As my hon. Friend George Kerevan said, this is the third increase. At the start of this Parliament, IPT was at something like 3%. It was then increased to 6.5% and then to 9.5% during this Parliament. This is a tax on people doing the right thing by insuring their homes and properties. I agree with Stephen Pound, who spoke about a scout group, that this is also a tax on charities and organisations providing a brilliant experience for young boys and girls going through scouting. The change has not been considered in the round; the Government have seen another opportunity to get a few extra pennies in.
The hon. Lady, like me, may have a rural constituency, where there are lots of young drivers experiencing high insurance costs. Would she welcome signs from the Minister that the Government will look at the impact of the change on the young in the future, particularly if it has an impact on social mobility for the young?
I do not actually have a rural constituency, but I do live near one, so I recognise the issues that are faced by young drivers. We want young people, particularly those in rural areas, to be able to access services, learn to drive safely and afford insurance when they do, so that they can travel and access jobs, opportunities and training. I agree with the hon. Gentleman and also ask the Government to look at this area. We cannot continue to see hikes in insurance premium tax. A 20% hike is absolutely ridiculous, especially as it follows hot on the heels of a number of other hikes in insurance premium tax. The Government need to look at this seriously and commit to not making any further increases in the next Parliament.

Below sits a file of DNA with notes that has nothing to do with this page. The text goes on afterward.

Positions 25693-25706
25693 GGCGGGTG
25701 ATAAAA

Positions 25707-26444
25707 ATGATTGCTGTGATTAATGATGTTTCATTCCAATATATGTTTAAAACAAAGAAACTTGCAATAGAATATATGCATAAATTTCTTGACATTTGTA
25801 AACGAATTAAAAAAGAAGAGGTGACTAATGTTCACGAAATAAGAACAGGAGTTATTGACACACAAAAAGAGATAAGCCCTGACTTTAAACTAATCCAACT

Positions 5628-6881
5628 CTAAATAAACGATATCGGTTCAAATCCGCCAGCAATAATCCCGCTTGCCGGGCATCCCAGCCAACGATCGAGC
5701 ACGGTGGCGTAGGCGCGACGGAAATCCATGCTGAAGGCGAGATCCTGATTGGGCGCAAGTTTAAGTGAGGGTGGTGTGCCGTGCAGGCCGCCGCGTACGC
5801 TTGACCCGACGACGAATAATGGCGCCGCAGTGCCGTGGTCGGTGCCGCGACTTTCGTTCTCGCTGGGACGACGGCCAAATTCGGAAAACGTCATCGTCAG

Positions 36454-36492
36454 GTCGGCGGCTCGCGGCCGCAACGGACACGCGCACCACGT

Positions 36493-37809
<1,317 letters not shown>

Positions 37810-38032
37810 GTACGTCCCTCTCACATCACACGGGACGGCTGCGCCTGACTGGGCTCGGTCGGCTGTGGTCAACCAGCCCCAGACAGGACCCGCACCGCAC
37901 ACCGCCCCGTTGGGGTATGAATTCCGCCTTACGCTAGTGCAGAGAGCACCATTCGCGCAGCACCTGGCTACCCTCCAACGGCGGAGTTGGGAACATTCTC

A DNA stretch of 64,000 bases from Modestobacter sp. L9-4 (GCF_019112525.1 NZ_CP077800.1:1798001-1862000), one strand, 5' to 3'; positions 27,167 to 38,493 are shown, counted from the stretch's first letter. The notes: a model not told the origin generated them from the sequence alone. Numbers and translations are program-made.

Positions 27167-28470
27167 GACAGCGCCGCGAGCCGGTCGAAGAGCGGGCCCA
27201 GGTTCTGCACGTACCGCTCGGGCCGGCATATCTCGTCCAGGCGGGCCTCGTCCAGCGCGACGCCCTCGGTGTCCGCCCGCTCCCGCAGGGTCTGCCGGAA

I have two points. First, I reiterate to the Minister, who artfully shifted to saying that there was a 2% rise in the tax, that there is a two percentage point rise. It is a 20% rise in the tax. I asked the Minister how she justified that massive, excessive increase relative to inflation. She did not reply—I suspect because, as a Conservative tax cutter, she is embarrassed. I have a further question for the Minister. Will she rule out extending the provision of IPT to reinsurance? Clearly, IPT has been hit on by the Government because it is one of the few things that they have not yet legislated not to increase as a form of taxation. That will doubtless change in the Conservative manifesto. But as long as this is the tax that the Government are hitting on because it is the one they have left, will the Minister state that they will not in future years extend IPT to the reinsurance market, which would net them even more money?
Question put and agreed to.
Clause 58 accordingly ordered to stand part of the Bill.
Clause 59 ordered to stand part of the Bill.